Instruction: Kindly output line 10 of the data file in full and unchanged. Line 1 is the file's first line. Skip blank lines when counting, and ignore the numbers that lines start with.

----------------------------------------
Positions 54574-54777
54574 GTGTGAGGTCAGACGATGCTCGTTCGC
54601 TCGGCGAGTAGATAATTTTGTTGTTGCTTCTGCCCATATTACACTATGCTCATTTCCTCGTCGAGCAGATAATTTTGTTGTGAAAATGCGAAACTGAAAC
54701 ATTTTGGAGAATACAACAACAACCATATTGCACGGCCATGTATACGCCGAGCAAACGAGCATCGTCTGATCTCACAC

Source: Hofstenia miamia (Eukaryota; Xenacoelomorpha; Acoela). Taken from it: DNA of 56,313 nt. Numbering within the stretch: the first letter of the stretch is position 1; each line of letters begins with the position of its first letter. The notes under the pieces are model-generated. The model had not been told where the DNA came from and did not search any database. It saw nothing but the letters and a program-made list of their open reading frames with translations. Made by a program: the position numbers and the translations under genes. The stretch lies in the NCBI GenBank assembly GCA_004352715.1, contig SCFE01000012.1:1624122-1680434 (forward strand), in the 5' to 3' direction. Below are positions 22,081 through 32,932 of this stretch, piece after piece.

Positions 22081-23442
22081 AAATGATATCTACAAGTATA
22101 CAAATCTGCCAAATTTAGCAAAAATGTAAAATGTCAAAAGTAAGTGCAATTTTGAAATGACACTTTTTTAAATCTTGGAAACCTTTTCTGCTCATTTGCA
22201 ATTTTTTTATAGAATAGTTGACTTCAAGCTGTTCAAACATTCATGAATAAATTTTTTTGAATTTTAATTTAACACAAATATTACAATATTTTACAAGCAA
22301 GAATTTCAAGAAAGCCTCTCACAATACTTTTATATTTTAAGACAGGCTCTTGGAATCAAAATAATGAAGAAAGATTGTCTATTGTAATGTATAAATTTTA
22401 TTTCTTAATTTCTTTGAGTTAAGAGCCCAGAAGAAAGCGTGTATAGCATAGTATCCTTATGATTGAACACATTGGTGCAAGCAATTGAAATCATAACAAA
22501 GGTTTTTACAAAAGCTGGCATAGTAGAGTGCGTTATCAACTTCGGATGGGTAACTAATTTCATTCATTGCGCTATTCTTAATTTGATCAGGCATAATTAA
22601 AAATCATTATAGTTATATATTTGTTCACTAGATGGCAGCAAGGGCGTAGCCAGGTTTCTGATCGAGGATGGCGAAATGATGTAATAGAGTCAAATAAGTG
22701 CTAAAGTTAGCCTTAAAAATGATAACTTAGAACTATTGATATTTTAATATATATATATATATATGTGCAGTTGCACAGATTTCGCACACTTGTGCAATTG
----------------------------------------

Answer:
22301 GAATTTCAAGAAAGCCTCTCACAATACTTTTATATTTTAAGACAGGCTCTTGGAATCAAAATAATGAAGAAAGATTGTCTATTGTAATGTATAAATTTTA